But more insidious even than hairstyles or partners is the way in which the Kardashians seemingly alter their appearances to appear more ethnically ambiguous (the Kardashians' heritage is Armenian, while the Jenner sisters are white). And without question, this has been a highly profitable enterprise for them. Kylie Jenner, with her juggernaut Kylie Cosmetics, was recently estimated by Forbes to have a net worth of around $900 million.

John Salangsang/BFA/Shutterstock

And the Instagram influencers the Kardashians helped create space for aren't just seemingly pretending to be mixed race because it's easy for them to do so believably. They're pretending to be mixed race because it's often seen as a more acceptable form of black or Asian identity. It was exactly this that was at play earlier this year when several of Love Island's white female contestants gave their type as mixed race. An attraction to the other is that bit more acceptable when they're a little bit white. Proximity to whiteness elevates.

Wanna Thompson, a freelance writer who created one of the first threads says she's been noticing the trend which she called "cosplaying as black women" for a while. "This ‘phenomenon’ isn’t new at all. I’ve noticed that women were darkening their skin and impersonating black women for a long time now," she tells me. "I feel like Instagram is the perfect place for these women to thrive because ‘cosplaying’ as racially ambiguous women has worked for people like the Kardashians."

She details why she took issue with what she was seeing:

"Black women have to try three times as hard to get shine and recognition on social media, so when you see white women/WOC being rewarded with partnerships and brand sponsorships by imitating us, it just doesn’t sit right with me."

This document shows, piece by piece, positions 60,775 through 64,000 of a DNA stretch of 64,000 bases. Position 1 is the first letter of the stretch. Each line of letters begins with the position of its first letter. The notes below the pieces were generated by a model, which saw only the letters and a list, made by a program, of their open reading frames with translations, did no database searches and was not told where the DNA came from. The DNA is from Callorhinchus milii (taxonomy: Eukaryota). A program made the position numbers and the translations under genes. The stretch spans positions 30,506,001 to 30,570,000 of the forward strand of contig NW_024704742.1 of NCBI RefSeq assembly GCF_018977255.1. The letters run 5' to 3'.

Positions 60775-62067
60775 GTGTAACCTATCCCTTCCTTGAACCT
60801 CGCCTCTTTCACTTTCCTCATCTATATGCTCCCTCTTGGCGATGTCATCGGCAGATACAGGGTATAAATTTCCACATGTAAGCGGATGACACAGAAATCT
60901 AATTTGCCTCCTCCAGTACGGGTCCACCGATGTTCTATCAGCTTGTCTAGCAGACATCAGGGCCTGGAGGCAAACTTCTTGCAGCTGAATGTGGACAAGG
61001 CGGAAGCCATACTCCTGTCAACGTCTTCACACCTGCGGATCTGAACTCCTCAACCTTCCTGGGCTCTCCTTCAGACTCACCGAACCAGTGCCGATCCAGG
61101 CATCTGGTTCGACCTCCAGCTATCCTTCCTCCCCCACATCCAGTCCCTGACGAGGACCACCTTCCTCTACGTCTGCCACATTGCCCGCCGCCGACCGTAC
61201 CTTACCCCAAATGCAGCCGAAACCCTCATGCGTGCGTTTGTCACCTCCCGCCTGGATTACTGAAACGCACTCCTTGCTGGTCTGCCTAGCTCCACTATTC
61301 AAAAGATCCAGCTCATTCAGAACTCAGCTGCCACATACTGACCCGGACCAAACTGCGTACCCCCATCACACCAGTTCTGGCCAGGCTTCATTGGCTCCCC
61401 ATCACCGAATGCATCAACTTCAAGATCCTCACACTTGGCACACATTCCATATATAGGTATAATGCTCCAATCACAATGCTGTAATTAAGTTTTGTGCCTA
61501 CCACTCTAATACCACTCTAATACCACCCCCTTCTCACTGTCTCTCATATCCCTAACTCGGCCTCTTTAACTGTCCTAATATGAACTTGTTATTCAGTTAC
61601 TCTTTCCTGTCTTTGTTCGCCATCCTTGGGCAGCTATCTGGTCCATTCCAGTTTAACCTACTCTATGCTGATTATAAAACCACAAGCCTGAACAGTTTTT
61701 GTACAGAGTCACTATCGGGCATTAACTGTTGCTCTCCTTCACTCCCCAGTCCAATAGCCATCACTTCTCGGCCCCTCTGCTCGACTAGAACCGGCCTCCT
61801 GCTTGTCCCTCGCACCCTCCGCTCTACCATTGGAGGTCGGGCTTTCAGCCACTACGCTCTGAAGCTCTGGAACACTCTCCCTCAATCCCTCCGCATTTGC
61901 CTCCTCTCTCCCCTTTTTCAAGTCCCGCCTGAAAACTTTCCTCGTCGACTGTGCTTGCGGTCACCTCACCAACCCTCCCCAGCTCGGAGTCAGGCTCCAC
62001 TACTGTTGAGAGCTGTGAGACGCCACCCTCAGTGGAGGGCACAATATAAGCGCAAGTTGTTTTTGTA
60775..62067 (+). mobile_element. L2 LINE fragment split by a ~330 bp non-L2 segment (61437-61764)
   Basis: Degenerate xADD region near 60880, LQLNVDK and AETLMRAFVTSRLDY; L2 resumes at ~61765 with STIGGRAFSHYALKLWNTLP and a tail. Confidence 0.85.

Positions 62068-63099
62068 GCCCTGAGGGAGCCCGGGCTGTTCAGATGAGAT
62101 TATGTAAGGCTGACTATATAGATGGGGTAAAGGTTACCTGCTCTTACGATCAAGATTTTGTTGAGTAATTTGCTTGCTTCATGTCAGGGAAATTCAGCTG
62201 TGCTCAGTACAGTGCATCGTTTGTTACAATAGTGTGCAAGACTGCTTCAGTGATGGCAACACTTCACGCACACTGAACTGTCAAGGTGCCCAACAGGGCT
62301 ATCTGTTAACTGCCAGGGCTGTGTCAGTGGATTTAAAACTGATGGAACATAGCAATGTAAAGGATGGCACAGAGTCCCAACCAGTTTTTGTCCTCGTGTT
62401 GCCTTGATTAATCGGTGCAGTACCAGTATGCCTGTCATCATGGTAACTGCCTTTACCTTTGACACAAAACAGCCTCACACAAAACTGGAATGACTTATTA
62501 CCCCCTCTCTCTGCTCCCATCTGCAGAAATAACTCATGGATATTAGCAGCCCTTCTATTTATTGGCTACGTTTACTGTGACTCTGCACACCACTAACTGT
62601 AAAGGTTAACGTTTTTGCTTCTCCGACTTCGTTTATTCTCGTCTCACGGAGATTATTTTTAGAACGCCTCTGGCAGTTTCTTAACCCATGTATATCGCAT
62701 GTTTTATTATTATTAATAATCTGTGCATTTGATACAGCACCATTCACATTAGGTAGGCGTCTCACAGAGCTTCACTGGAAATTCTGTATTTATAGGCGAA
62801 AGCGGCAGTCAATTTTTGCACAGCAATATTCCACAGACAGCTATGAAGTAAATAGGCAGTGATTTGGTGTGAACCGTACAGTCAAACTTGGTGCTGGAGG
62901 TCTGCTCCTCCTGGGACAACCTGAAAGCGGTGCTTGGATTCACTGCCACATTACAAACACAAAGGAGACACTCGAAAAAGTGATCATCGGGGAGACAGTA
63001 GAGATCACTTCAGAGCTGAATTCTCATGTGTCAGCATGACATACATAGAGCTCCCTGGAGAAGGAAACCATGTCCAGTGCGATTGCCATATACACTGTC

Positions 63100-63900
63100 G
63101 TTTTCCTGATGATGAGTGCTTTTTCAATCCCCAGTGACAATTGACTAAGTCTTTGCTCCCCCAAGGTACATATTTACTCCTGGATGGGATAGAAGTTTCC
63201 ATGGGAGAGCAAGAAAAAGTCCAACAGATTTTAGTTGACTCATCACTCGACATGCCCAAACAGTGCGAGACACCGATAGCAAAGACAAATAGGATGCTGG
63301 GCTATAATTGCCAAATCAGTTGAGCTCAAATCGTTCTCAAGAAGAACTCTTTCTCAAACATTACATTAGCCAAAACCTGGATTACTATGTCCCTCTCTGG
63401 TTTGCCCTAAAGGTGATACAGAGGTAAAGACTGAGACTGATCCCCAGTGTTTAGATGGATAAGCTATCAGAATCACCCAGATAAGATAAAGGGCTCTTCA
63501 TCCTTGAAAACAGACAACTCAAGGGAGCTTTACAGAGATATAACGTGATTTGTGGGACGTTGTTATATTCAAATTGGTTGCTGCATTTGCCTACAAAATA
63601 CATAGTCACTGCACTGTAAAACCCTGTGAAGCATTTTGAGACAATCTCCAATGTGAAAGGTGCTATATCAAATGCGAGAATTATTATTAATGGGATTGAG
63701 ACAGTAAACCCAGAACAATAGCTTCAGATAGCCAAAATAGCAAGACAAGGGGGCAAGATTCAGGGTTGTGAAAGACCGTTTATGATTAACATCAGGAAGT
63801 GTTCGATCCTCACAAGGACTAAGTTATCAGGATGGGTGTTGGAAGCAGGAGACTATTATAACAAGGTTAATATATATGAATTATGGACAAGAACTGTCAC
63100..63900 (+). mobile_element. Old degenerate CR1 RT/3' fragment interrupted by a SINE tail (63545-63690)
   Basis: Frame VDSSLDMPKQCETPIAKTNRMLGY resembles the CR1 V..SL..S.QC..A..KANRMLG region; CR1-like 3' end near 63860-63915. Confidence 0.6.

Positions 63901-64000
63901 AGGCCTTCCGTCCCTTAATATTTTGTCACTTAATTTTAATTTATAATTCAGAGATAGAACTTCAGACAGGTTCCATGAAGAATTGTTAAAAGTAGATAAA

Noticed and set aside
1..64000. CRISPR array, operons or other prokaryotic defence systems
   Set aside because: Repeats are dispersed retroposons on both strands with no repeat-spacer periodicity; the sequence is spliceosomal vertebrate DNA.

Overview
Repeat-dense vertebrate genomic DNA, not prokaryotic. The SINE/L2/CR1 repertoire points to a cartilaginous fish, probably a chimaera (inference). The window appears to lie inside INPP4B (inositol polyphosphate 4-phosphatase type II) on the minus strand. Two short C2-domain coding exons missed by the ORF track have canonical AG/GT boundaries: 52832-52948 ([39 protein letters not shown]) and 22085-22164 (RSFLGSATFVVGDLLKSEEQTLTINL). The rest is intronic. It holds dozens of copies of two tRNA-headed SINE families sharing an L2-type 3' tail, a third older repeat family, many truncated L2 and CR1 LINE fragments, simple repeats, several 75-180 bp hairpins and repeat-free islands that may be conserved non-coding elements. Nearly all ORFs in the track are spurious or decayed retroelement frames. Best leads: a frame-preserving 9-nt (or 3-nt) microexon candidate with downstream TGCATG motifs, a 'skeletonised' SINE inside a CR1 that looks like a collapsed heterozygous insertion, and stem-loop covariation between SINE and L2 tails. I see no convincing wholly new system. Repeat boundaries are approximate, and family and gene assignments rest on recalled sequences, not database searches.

For Thompson the solution isn't complicated — support black women, don't steal from them. "Support black women on social media. Like our content, subscribe to our channels, view our products," she says. "We are the ones they look to for inspiration and we deserve more credit, support and recognition."

It's obvious to me that the problem with identifying as an ethnicity you are not is that it causes problems for those who actually are that race, no matter how much affinity you may feel you share with them. While there were those like Thompson, who criticised the influencers for misrepresenting their race, there were also those defending the women, saying that they were just fake-tanning and having a bit of fun. Except for the people whose race is being appropriated, it's far from fun. I saw several tweets from people saying they would be extra suspicious the next time they saw a mixed race person on Instagram.

So thanks to influencers who pretend to be as women of colour on Instagram. You've helped reduce my ethnicity, and that of others, to fake tan and a bit of fun, and made it that bit harder for mixed race people to lay claim to their true identity without suspicion.